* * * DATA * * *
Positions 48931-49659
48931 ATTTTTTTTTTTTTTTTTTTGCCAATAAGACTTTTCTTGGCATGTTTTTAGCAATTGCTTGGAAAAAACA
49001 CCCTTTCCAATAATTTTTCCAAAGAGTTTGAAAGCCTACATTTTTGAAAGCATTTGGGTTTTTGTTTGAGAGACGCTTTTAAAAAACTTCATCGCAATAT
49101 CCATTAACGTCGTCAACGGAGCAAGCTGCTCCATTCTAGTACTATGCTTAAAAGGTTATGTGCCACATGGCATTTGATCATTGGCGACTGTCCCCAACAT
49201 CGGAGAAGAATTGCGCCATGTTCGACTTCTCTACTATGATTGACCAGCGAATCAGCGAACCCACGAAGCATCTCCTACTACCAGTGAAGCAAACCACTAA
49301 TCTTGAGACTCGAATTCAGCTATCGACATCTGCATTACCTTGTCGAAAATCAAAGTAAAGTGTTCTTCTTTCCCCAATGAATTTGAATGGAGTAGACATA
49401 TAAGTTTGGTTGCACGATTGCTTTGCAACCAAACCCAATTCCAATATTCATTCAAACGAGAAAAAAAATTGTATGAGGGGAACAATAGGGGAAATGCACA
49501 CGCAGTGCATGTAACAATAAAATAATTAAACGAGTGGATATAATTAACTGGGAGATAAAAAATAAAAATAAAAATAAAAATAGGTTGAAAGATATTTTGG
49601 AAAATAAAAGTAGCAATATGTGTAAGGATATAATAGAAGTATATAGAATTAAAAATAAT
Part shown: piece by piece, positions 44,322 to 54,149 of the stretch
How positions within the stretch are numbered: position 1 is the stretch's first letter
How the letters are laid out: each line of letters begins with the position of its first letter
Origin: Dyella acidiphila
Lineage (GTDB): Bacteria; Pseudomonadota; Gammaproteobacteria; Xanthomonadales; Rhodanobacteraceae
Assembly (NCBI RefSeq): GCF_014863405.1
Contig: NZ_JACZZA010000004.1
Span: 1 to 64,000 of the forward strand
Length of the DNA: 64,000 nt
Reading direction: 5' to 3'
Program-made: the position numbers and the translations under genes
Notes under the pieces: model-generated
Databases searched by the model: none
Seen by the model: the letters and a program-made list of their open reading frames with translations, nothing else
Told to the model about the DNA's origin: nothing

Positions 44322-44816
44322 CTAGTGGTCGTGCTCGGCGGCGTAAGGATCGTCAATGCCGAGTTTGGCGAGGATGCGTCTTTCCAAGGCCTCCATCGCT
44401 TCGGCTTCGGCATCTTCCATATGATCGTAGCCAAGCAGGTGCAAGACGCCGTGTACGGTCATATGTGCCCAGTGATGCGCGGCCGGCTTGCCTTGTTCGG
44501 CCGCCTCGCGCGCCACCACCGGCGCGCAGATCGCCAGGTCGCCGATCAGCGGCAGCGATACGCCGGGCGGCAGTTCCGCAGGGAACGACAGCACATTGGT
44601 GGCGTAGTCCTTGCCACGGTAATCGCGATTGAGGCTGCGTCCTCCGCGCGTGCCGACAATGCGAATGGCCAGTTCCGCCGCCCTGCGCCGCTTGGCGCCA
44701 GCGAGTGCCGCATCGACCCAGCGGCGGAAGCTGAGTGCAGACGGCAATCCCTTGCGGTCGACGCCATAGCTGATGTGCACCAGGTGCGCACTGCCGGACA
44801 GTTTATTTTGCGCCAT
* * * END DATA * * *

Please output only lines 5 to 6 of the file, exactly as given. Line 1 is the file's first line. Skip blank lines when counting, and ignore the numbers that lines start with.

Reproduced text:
49201 CGGAGAAGAATTGCGCCATGTTCGACTTCTCTACTATGATTGACCAGCGAATCAGCGAACCCACGAAGCATCTCCTACTACCAGTGAAGCAAACCACTAA
49301 TCTTGAGACTCGAATTCAGCTATCGACATCTGCATTACCTTGTCGAAAATCAAAGTAAAGTGTTCTTCTTTCCCCAATGAATTTGAATGGAGTAGACATA